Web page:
Monthly Archives: March 2015

How Ahead of Its Time Was Pinnacle Brands?

So I’ve been back in the hobby for about 3 months now and what I’m seeing is a lot of old ideas being rehashed for an easy buck. There are several companies specializing in repack products (some as high as $7,000 per box), while Brian Grey essentially put 1992 Leaf back on the market with tiny additions (stamps, serial numbering, autographs). Panini America is pushing old designs from Donruss, while Topps Company is still feeding on 80s and 90s design for the sake of nostalgia.

Trust me, I’m not “that guy” living in the past or hating every product out there but I miss card companies who consistently thought “outside the box”, such as Skybox and Pinnacle Brands. Below is a front and back scan of Pinnacle’s Aficionado brand, which lasted just one year. It didn’t feature any autographs or game-used relics but what it lacked in “hits” it more than made up in design. We know Panini owns the Pinnacle name but even with logos, they could never do anything like this.

In 1996, these cards were out of this world bizarre but as you can see, they have aged like fine wine. There were also parallels (just one) that fell at about 1 in every  2.1 boxes in ratio, making them a lot more desirable on the second-hand market. To put it into perspective, there’s not a single one of Jose Canseco on eBay. There is also one unofficial parallel, which was given away by calling a phone number and those are even more rare as it’s believed the print run is around 50.

The truth of the matter is that this product is light on gimmicks, which is why a hobby box of 16 packs sold for well under $25 recently. It’s one product I need to get my hands on and quickly. If you’re about more than just autographs and worthless memorabilia cards, it’s one line you must experience before this decade is done as it is just a year away from its 20th anniversary and eventually boxes will dry up. I’ll keep my eyes open for another hobby box for an upcoming break at Wax Heaven.

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Categories: eBay Treasures, Pinnacle Brands | Tags: | 1 Comment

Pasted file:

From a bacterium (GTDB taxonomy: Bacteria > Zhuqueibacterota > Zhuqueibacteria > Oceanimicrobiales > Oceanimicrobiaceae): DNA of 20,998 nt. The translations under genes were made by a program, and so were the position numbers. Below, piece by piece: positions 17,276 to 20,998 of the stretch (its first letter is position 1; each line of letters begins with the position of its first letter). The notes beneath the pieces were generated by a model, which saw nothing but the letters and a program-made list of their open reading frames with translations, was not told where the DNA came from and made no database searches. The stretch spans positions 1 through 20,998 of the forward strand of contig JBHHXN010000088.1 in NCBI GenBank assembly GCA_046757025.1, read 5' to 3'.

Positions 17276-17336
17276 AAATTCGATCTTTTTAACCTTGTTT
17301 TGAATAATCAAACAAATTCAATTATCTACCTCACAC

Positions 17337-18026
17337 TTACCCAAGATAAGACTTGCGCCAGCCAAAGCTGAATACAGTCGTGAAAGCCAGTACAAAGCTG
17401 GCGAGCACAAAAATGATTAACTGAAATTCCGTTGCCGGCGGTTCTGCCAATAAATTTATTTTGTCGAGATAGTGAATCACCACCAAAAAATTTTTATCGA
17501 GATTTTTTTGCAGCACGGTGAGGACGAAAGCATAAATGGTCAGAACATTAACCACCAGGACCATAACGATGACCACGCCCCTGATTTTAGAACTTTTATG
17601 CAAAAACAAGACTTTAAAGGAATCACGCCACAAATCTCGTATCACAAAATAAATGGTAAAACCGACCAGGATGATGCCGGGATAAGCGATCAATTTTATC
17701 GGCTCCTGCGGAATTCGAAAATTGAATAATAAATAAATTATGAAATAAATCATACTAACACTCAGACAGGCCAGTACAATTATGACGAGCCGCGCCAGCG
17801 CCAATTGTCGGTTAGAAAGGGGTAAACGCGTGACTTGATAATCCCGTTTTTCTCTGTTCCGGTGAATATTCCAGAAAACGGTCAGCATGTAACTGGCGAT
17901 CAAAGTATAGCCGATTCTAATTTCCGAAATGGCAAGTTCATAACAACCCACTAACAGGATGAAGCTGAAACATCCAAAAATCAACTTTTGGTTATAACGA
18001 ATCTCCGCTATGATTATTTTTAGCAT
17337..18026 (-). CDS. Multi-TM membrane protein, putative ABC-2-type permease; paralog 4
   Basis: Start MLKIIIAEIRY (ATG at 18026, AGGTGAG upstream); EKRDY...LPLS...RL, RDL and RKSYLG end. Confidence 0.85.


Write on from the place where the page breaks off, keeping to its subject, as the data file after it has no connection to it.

This Is a Sad (Hobby) Sight

This card showed up on my Twitter feed this morning. It’s some kind of Upper Deck card featuring an awful photo of the “Texas Expresss”. However, without a classic photo all I see is a 70 year old man with a bad ticker. If I wanted a baseball card of my grandpa, well, I don’t. No one does.

I feel awful that Upper Deck lost its baseball license but it’s been years now, time to walk away with some dignity. Don’t be Willie Mays with the Mets stumbling around in the outfield. Who knows? Maybe one day we will see licensed Upper Deck cards and not dinosaur cards and whatever this thing is.

The reason this card made waves today, though, is not for the awful photograph, terrible design, or out of date Upper Deck logo. The reason why this card is here is because that autograph sticker is that of Mark McGwire, not Nolan Ryan. Both have beautiful penmanship but do not look anything alike.

In the days of 2015 Tribute, we know mistakes happen. Tony Gwynn stickers on worthless Tony Gwynn Jr. cards. Ryan Braun, the meathead, stickers on Ryan Braun cards, the non-famous one. But this mistake is pretty huge and also, to be completely honest, kind of cool. Error cards used to be a big thing.

It should be noted that for about 4-5 years Upper Deck has made some pretty awful Nolan Ryan cards, all out of uniform and one from Goodwin Champions in full rodeo clown garb. My suggestion is to avoid that garbage and find one of the original autographs found in 1990 Upper Deck. No one needs to see this.